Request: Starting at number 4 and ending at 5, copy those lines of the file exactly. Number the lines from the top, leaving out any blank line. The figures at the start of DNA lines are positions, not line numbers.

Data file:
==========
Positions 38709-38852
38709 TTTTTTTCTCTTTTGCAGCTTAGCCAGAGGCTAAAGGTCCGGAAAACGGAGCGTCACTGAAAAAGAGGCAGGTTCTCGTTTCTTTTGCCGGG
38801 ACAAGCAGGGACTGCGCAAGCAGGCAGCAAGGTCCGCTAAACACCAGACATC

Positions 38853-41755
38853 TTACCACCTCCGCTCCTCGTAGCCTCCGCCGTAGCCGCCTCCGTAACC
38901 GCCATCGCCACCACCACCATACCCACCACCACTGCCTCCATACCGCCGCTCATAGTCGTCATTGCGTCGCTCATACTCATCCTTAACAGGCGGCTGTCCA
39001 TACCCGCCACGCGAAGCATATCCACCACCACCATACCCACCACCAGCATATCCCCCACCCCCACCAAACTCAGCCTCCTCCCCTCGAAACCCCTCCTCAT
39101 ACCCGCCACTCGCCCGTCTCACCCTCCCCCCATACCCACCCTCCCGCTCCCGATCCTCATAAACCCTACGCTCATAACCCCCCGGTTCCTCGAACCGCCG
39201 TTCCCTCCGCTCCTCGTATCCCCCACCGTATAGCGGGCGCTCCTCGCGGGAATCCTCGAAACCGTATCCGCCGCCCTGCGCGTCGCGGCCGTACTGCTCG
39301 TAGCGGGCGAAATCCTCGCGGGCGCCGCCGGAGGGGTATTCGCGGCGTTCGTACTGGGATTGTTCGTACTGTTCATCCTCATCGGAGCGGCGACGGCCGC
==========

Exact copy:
Positions 38853-41755
38853 TTACCACCTCCGCTCCTCGTAGCCTCCGCCGTAGCCGCCTCCGTAACC